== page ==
When discussing how to understand and help dementia patients, we often talk of how we can do this best by understanding and respecting their reality and then working within that context to communicate with them and help them.
May I extend that to say: the best way to understand and help caregivers would be to understand and respect the family caregiver’s situation and reality, and then offer empathy, suggestions, and resources relevant within that context. I think this is the best way to help caregivers move over to more effective ways of caregiving as well as lead fulfilling lives themselves.
Another thing: I don’t know about you, but I don’t listen too well to people who tell me I am wrong, I am stubborn, and that I don’t change fast enough. I don’t like people telling me what my duty is. I don’t like people who trivialize my problems and keep telling me what to do. Okay, so I may not yell at them or act rude, but I switch off and stop paying attention to what they are saying. I may either feel annoyed or I may just feel sad that they don’t understand. I’m not the sort who feels guilty easily, but I suspect that easy-to-feel-guilty people would mentally block out criticism that makes them feel guilty.
When advisors talk as if they never make mistakes, I don’t believe they are being truthful. Or I feel I’m no saint so what this person is saying won’t apply to me. Personally (and perhaps I have lived my life in the wrong circles) I don’t know a single person who has expressed unconditional love and wisdom day in and day out, and has done so since bawling childhood days.
In my opinion, everything in life involves a learning curve. It may be short or long, easy or difficult, but it exists. Lessons can be conveyed by an advisor, but learning and changing are processes the receiving individual must undergo.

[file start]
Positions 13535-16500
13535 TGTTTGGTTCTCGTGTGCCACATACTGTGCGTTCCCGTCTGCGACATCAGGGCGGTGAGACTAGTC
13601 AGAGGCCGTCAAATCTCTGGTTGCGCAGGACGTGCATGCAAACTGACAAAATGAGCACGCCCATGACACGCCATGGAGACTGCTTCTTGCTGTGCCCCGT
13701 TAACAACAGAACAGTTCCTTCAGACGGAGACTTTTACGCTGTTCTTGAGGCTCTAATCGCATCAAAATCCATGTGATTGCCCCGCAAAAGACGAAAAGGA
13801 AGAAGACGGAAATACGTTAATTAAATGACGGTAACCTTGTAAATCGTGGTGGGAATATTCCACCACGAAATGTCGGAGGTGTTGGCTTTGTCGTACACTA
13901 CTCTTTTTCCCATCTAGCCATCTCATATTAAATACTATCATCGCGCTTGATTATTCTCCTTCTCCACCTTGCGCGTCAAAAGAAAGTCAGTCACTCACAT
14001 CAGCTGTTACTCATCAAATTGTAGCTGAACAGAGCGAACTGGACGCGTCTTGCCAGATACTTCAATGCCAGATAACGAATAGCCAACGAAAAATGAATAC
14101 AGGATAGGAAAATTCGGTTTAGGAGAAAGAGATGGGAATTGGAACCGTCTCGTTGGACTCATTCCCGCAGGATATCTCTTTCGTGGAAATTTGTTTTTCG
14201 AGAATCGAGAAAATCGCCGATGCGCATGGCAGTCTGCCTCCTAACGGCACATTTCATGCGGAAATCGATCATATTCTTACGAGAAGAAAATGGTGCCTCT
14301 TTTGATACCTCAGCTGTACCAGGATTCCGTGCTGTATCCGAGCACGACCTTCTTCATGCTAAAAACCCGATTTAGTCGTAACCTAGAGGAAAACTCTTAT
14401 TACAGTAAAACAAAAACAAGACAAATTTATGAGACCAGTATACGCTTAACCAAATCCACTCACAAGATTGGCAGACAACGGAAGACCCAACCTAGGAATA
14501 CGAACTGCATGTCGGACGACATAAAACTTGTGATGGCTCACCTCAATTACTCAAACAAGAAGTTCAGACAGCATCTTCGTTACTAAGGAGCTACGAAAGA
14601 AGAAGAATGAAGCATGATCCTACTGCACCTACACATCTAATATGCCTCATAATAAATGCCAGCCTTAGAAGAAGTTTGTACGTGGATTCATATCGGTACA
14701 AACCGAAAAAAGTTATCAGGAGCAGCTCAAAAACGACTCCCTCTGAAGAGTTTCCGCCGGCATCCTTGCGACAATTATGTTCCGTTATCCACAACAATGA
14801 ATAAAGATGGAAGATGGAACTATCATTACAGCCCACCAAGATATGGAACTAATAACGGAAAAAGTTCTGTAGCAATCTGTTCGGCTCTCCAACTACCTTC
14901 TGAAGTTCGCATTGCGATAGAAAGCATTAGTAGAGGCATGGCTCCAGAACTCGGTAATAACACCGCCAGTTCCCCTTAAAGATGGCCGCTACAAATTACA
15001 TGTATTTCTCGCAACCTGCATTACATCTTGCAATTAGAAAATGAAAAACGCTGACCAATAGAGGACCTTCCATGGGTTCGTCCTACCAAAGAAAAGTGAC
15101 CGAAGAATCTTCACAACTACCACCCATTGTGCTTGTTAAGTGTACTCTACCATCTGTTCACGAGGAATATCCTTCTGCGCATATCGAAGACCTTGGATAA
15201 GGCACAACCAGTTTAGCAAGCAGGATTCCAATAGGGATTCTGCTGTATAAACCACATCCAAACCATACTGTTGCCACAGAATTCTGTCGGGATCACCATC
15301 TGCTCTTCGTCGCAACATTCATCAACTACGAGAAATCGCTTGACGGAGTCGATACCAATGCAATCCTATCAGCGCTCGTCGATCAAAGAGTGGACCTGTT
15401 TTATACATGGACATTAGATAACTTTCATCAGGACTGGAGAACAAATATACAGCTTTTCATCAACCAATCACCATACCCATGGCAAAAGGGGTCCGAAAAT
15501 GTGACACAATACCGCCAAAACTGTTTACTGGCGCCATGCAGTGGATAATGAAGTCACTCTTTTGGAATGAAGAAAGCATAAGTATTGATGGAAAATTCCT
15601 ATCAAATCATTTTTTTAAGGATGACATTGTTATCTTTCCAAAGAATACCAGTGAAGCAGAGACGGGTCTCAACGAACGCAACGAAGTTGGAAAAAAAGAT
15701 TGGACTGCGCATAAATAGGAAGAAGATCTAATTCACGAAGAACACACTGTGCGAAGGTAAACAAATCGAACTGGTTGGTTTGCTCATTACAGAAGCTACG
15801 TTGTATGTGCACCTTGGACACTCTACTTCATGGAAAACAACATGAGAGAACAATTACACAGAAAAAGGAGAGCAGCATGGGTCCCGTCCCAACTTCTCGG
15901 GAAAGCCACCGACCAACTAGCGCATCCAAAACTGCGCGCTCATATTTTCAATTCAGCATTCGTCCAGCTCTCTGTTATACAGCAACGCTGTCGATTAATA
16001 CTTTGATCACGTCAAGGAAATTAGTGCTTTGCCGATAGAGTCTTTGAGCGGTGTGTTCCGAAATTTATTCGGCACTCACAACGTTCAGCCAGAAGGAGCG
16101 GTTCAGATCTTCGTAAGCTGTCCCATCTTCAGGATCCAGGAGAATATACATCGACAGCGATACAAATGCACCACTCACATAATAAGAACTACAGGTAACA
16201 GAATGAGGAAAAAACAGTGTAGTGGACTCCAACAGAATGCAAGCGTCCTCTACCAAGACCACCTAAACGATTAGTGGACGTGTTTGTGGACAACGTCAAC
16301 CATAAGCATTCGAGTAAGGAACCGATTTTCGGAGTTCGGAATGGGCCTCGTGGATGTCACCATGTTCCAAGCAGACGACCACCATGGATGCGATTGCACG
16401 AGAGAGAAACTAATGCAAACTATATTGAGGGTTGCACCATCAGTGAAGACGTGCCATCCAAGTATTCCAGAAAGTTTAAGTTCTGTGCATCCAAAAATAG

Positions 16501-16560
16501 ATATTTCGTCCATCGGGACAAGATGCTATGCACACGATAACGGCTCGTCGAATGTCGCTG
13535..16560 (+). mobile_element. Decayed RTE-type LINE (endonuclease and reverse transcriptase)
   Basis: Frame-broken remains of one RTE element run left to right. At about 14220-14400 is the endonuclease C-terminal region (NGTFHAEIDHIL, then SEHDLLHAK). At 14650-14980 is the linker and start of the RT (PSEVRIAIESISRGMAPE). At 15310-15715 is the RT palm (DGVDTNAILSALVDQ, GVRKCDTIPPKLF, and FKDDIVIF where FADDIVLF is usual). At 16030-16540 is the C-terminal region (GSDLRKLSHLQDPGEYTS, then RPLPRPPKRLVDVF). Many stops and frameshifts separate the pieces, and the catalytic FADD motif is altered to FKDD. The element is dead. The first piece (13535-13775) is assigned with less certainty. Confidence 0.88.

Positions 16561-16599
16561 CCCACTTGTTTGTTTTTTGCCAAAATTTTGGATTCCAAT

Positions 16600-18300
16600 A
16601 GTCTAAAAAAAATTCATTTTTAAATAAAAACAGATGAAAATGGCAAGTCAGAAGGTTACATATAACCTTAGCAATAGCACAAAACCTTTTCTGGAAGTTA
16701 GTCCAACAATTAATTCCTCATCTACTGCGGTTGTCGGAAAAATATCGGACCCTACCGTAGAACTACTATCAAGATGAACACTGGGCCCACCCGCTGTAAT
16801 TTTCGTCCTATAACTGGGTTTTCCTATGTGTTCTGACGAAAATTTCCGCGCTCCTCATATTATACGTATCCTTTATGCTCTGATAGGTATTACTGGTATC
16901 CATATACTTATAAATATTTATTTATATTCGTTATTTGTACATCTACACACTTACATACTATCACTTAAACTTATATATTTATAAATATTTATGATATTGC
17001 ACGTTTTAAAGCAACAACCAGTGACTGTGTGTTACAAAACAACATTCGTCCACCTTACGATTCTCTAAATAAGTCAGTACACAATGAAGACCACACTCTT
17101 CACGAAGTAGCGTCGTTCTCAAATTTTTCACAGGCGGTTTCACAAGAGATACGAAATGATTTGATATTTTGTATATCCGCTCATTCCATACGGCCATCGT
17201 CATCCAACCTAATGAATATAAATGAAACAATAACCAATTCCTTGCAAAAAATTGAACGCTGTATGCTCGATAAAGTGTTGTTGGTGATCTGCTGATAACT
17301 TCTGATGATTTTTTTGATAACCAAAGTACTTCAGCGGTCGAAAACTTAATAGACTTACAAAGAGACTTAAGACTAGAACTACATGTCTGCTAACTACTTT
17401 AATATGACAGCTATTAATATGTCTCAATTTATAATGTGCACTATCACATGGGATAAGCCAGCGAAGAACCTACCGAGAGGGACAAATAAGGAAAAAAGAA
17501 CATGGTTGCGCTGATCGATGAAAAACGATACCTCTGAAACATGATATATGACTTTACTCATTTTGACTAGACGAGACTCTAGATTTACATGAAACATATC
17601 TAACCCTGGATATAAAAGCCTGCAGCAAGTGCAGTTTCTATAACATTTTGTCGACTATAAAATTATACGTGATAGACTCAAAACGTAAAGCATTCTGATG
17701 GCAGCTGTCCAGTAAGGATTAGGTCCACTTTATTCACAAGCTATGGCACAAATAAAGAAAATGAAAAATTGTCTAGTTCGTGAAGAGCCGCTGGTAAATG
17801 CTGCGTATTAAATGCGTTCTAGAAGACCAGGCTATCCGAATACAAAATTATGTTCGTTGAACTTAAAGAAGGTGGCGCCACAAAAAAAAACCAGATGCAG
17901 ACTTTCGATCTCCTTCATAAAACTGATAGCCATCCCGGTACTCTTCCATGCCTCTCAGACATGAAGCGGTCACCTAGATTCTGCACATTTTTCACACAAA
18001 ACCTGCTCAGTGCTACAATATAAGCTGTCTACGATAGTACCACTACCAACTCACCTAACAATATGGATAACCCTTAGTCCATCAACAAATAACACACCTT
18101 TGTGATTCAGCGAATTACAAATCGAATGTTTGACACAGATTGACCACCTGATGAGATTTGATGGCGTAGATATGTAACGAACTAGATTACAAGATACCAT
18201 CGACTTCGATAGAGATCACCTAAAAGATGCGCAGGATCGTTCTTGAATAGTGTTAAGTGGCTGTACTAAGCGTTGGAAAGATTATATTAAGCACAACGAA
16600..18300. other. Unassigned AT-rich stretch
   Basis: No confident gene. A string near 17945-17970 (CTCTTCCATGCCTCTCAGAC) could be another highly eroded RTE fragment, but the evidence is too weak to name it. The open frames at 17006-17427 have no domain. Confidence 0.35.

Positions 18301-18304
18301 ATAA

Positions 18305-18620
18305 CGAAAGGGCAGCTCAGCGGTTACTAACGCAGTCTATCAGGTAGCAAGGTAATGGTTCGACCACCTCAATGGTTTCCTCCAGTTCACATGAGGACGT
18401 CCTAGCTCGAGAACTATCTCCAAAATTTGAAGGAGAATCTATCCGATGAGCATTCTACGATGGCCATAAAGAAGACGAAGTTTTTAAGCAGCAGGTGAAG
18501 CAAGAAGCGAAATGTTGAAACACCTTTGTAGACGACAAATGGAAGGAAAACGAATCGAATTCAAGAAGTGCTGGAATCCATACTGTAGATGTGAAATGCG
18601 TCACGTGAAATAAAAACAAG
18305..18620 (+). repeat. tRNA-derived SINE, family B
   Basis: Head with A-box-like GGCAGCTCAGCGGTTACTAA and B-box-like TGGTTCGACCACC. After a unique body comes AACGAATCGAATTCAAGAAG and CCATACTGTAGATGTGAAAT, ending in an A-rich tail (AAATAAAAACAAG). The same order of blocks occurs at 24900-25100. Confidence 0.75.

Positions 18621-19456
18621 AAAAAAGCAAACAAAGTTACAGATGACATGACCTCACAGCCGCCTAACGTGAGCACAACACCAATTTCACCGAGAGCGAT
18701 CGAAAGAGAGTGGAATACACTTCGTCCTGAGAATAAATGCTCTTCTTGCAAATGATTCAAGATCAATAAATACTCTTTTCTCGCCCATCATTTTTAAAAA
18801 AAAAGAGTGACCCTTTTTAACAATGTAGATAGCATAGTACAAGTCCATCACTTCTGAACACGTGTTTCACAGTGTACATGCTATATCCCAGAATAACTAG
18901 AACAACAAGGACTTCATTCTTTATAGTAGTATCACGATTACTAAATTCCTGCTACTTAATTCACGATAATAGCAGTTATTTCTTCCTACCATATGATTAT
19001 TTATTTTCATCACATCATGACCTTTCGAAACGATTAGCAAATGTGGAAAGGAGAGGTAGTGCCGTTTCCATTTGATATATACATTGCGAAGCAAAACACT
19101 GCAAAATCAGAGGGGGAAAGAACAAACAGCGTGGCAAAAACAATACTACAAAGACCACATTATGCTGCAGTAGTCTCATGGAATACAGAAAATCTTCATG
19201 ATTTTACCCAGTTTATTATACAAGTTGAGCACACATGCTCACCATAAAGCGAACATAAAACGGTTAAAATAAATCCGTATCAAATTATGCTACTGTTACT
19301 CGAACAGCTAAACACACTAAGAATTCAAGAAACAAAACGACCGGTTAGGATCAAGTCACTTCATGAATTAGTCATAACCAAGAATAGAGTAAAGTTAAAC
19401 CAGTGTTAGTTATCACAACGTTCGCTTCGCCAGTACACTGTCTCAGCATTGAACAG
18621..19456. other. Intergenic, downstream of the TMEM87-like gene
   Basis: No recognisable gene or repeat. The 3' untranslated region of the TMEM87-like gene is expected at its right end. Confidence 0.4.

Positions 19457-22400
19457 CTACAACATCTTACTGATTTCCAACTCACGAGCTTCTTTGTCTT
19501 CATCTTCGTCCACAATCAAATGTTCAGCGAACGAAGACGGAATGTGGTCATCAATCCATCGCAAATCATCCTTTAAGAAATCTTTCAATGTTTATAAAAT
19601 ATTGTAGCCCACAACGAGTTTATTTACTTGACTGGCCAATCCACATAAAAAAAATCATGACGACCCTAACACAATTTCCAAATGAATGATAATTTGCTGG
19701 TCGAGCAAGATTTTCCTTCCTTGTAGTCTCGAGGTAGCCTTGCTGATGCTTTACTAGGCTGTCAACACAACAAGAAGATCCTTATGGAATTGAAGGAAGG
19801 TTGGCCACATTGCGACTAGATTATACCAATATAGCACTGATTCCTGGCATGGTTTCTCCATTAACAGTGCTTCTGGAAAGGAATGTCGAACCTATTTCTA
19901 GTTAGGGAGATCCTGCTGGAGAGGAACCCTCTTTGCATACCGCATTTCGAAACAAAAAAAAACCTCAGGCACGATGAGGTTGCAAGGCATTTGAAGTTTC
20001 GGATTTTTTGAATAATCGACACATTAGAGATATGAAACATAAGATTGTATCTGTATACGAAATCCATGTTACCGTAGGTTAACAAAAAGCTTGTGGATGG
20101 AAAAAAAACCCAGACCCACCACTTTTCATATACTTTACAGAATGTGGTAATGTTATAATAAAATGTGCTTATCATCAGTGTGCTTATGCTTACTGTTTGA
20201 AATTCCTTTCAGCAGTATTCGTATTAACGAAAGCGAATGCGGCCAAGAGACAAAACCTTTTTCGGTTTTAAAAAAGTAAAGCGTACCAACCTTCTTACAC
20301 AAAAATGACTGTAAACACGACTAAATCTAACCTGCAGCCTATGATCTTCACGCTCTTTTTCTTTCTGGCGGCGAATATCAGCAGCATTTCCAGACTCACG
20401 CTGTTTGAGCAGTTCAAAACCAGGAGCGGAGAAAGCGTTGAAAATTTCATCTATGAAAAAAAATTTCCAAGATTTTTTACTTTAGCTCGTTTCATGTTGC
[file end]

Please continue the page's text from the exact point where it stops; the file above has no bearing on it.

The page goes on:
Think of it this way: if just listening were enough, why would we need so many algebra practice sessions to solve quadratic equations when that is merely the application of a formula? Or why doesn’t a parent who knows swimming just tell his child what to do and make the child an expert swimmer in a day?
I think we must recognize that caregivers go through individual learning curves. Different people progress at different speeds, and all that another (more experienced and helpful) caregiver/ advisor can do is to travel alongside a newbie caregiver to help this newbie caregiver cross this curve faster.
I do not think it is practical to expect a family caregiver to overhaul and transform their entire modality towards a patient after attending one training session or reading one book or a few pages on a website. Often people who learn effective caregiving (including those who acknowledge their mistakes and learning curve) assume that now that they know how to handle dementia patients, they can transmit the wisdom through a few words and that the listening caregivers will, right away, be convinced that they must change, be willing to change, and be successful in implementing the change. As far as I know, it unfortunately does not work that way.
Family caregivers face problems on multiple fronts. Rapid transformation is easier said than done. Lectures are easier spouted than implemented. When advisors show impatience/ judgment/ criticism or doubt the caregiver’s motives (these family members don’t care enough to change), such talk works no better for family caregivers than it would for any other human being in any other learning situation. Such expectations do not show enough respect for the caregiver’s situation; they do not accept the caregiver’s reality.
If you are bubbling with advice for caregivers, here is what I suggest. Think of the caregivers’ situation– -the visible decline of a person close to them, multiple adjustments to make in life, caregiving that fills days and nights, social isolation, the lack of support and resources, all of which will continue to impact life for years—and then decide what suggestions you want to give, and how best you can give them.
Resource page to prepare for the caregiver role is available here: Understand the caregiver’s role